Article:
Freaky Friday: The 13th of March

Friday the 13th has usually been a lucky day for me.  I was married on a Friday the 13th.  I like Fridays (even though they mean a longer than usual work day for me...but that's another story).  Growing up I adored the book Freaky Friday by Mary Rodgers.  

But this Friday the 13th has got to be the FREAKIEST I've experienced.  I'll bet it's one of the freakiest for you too.

Let's start out with the fact that it's a rainy and foggy morning.  That just adds to the atmosphere that surrounds us all right now.  

Because it was raining, I dropped my son off at school.  This is his last day of school at least until the end of the month! The announcement came last night (while I was in the shower...because that's when the crap always hits the fan) that today, which had already been mandated as a 1/2 day so that the administration could figure out remote learning, would be the last day of "regular" school.  Monday and Tuesdays are "snow days" (since we had no that we've tempted fate will we have a major storm in April or May?).  Or at least they are for the students.  Teachers will be working on how to teach outside the classroom.  Starting on Wednesday classes will be done online.  I'm not exactly sure how that will work.  I'm guessing that no one's really sure how it will work.  (Who can blame them?)  We're all going to play this by ear, right?

Then, because it is Friday, my husband and I headed to our Shoprite.  We always do our weekly shopping first thing Friday morning.  We pulled into the parking lot at 7:40ish.  The lot was overflowing.  Not surprising, but consider that every other Friday when we go there are maybe a dozen cars in the lot.  I dropped off hubby and told him to start shopping and I would meet him.

It took me a few minutes to get a parking spot.  Part of the problem was that cars were blocking the aisle waiting for people to pull out.  I'm not jockeying for a position; I'll park wherever.  Wherever was what I call "the holiday lot;" that no man's land where employees park and where people who are grocery shopping on Christmas Eve have to park because everyone needs their last minute meal items.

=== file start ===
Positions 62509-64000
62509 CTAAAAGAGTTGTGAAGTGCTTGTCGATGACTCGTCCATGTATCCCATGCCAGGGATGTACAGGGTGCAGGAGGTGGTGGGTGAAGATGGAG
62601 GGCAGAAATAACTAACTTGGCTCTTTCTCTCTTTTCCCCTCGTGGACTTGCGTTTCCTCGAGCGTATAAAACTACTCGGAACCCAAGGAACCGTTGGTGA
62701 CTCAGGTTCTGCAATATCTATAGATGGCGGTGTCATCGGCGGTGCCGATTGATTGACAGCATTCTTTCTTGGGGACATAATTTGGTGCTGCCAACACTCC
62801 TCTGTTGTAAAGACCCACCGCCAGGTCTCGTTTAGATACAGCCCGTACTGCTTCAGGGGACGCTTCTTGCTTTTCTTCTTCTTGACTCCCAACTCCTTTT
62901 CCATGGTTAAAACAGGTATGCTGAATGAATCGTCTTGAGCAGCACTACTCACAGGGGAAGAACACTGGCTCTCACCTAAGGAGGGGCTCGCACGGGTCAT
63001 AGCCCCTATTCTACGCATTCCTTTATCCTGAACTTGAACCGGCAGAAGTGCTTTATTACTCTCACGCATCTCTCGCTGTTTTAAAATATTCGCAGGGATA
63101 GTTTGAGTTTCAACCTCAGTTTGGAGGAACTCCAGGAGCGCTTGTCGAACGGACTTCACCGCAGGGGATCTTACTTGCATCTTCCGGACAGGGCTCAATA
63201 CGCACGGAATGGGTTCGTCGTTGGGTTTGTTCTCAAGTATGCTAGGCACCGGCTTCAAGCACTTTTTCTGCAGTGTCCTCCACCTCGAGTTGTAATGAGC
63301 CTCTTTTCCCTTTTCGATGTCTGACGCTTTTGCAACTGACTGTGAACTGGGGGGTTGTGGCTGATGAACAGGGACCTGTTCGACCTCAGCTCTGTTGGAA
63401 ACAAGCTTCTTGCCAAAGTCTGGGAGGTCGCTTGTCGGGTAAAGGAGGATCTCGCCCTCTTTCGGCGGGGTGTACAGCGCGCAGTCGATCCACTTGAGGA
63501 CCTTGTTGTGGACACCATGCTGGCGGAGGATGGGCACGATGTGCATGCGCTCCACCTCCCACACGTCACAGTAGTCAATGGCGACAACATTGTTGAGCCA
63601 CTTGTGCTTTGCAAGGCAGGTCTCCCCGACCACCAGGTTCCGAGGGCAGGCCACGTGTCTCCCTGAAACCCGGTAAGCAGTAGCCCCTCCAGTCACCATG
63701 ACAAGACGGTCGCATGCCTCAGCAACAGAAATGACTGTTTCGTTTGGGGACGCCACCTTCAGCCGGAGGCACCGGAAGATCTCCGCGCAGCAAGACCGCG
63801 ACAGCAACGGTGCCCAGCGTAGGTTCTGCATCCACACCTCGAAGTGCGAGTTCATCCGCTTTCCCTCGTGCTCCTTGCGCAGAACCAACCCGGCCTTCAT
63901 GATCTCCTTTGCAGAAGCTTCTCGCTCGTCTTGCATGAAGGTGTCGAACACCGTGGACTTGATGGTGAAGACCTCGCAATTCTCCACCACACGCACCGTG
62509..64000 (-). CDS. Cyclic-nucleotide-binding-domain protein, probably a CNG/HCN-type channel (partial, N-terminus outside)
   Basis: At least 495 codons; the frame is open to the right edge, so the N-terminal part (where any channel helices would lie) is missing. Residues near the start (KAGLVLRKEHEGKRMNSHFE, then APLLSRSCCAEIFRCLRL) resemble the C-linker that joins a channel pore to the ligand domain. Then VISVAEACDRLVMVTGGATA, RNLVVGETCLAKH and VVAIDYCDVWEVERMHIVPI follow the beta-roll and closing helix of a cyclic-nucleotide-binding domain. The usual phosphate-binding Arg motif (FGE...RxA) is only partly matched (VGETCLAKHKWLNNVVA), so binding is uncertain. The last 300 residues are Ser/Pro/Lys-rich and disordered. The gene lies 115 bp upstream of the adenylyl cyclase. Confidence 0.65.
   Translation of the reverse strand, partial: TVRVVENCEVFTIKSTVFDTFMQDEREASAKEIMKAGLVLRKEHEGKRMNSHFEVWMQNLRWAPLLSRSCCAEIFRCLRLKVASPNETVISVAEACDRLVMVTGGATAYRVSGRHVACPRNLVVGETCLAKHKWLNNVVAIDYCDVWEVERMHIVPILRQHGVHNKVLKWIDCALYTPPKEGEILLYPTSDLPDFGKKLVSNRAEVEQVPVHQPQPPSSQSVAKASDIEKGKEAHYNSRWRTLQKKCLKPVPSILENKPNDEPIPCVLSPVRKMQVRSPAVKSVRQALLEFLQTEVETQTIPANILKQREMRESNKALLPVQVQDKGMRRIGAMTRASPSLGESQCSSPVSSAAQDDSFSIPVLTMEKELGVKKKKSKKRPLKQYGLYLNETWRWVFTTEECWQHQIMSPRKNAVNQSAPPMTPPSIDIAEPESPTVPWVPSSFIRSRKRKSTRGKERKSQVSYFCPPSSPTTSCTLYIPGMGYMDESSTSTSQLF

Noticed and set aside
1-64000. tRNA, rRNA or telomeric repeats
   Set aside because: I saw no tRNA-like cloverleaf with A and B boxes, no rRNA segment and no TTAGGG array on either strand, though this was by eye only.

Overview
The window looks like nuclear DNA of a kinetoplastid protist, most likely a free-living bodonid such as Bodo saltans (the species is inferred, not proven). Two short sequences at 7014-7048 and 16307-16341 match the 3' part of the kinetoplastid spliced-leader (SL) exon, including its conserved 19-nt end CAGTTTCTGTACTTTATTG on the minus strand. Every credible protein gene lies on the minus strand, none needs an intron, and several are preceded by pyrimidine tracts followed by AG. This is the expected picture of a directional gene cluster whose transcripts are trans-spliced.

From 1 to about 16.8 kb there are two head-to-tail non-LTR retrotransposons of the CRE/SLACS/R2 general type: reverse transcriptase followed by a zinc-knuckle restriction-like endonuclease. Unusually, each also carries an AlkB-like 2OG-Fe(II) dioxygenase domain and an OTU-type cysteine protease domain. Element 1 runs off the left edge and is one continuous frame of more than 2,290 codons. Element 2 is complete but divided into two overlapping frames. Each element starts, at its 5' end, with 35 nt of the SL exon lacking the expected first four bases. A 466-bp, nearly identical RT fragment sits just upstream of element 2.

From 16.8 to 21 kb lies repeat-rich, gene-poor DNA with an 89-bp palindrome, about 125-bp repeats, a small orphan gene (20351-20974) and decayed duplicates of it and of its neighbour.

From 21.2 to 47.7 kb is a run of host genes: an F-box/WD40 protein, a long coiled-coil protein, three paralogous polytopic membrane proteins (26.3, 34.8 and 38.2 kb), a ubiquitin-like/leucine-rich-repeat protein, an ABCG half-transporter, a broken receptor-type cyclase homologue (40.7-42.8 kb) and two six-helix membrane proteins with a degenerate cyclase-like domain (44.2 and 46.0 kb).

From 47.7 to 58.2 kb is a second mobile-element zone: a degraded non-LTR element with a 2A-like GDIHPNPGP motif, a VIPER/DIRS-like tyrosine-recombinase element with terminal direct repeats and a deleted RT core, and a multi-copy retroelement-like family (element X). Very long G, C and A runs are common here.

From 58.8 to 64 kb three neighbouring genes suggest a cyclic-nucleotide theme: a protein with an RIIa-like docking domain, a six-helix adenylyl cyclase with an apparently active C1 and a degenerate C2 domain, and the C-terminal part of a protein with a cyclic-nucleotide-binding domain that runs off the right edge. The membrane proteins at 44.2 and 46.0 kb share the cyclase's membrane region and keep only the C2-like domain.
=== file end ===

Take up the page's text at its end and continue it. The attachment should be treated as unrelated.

I entered the store at the opposite end of where I dropped off my husband.  I figured I could start to grab items and meet him along the way.  Since we have an app for our list, I could see what he had picked up and what he hadn't gotten to yet.  I grabbed a loaf of bread and a pack of tissues (just in case; you know if you run out of toilet paper you can use tissues or paper towels or a variety of products) and search for him.  BUT, the store is packed AND it's in the process of being renovated.  Which means even on a good day, people are wandering around confused.  Confusion, items being sold out (or limited quantities allowed for purchase) and general panic made for an interesting shopping experience.  

I do want to say that despite the store being PACKED to the gills, people were still generally courteous.  (There IS hope for humanity.)  While my husband stood on a line, I did some more running to pick up extra items.  I asked the woman in front of him in line if she needed anything that I could get.  (She didn't).  Nearly all the check-out aisles were manned (even the self-service had a couple of employees around to help out).  A woman who was two people ahead of me was told she could only buy 2 containers of disinfecting wipes, I immediately took them (because I couldn't find any) and shared one with a woman in a different line.  Kindness and courtesy still DO have a place in our world.  

After this freaky Friday, the days, weeks and months to follow are sure to be just as strange as we all adjust to a new way of life.   A life where virtual classrooms will be the norm.  Where more people will work off site than on.  Where beloved diversions from life such a sporting events, concerts and plays will be on hold.  When the happiest place on earth (Disney) is closed (and for more than just a day, which was the case after 9/11) life is definitely off kilter.  But we WILL get through this.  Just as we have gotten through other challenges in history, we WILL get through this.  Life will NOT be the same, but maybe that's a good thing.  Maybe because illness knows no race, religion or gender we will realize how we are ALL of one race.  We have our differences, but we CAN work together.  Maybe as we share our hand sanitizers and rolls of paper towels, we will continue to share more.  As strange and awful as this situation may be, we have the opportunity to become better people.

Let's learn from this freaky Friday and come out as a united race that is compassionate and cares for our world.


Popular posts from this blog

Not Guilty

Please Don't Ask Me...

Lowe's LIES